CA8: An attempted arrest isn’t a seizure, even without PC

“However, an attempted arrest alone, even if unsupported by probable cause, is insufficient to invoke Fourth Amendment protections against unreasonable seizures. See Hodari D., 499 U.S. at 626 (‘The word “seizure” … does not remotely apply … to the prospect of a policeman yelling “Stop, in the name of the law!” at a fleeing form that continues to flee.’). Instead, the Fourth Amendment protection against unlawful seizures attaches only when there is either ‘physical force,’ or, as relevant here, ‘submission to the assertion of authority.’ Id. (emphasis omitted).” United States v. Finley, 2023 U.S. App. LEXIS 381 (8th Cir. Jan. 9, 2023).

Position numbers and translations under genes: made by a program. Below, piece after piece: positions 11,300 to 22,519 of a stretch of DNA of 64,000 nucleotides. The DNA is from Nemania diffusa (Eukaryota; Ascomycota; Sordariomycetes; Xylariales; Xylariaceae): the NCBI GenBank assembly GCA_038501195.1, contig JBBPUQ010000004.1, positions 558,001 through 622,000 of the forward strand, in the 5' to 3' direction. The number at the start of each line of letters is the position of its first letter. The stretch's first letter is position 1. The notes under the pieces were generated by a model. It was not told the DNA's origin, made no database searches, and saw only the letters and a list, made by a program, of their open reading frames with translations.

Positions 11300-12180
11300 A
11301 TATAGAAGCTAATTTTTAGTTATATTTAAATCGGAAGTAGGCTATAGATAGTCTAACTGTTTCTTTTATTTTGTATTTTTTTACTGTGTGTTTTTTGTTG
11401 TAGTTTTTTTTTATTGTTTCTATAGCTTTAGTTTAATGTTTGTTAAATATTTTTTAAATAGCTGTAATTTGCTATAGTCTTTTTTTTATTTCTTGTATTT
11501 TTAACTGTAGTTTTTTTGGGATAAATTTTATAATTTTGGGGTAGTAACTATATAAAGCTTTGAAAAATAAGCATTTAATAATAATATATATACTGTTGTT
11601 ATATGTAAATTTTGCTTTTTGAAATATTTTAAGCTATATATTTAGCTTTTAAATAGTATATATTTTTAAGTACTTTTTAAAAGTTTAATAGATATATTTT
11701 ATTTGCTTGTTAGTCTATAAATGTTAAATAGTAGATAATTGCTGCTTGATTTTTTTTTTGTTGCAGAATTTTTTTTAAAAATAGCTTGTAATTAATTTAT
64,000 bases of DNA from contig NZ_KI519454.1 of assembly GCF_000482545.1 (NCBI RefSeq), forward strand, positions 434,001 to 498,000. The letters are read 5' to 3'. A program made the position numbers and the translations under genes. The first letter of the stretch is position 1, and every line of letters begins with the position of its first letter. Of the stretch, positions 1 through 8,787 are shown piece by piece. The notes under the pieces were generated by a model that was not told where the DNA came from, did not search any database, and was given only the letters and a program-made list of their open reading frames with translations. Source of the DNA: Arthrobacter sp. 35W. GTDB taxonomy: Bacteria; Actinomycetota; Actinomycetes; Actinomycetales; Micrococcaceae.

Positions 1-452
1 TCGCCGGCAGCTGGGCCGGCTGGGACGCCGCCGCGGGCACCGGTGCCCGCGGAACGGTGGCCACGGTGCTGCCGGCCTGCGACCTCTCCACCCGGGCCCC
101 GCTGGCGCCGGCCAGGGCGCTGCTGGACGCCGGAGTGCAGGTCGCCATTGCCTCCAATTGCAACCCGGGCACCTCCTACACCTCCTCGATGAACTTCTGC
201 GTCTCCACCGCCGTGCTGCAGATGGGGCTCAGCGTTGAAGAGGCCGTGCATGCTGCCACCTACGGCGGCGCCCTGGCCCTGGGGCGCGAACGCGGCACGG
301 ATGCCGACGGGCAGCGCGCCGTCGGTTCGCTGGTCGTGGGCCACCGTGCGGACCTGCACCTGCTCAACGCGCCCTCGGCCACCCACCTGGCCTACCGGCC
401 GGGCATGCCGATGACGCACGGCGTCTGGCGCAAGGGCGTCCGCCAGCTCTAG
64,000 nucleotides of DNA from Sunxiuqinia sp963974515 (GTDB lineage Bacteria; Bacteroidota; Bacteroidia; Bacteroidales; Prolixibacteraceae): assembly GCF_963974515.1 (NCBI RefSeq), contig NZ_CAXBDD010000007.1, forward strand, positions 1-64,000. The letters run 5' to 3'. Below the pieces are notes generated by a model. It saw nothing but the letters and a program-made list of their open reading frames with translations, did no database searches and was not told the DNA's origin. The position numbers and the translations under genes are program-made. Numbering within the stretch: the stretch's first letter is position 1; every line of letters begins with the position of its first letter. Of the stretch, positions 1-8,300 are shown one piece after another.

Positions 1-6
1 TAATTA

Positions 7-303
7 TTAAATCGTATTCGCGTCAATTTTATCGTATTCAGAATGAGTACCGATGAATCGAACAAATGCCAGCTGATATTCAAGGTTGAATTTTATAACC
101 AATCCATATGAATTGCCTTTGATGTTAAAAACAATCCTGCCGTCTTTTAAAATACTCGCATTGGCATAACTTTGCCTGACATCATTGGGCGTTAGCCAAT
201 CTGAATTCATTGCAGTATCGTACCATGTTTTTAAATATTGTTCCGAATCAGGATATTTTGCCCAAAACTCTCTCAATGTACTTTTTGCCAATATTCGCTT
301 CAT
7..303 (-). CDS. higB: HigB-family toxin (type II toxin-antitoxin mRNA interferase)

Reasonable suspicion of drug activity in a car is also reasonable suspicion firearms could be in the car, too. United States v. Moreno, 2023 U.S. App. LEXIS 426 (4th Cir. Jan. 9, 2023).

The issuing USMJ was presented with ample probable cause for the search warrant. United States v. Rodriguez-Preciado, 2023 U.S. App. LEXIS 427 (4th Cir. Jan. 9, 2023).*

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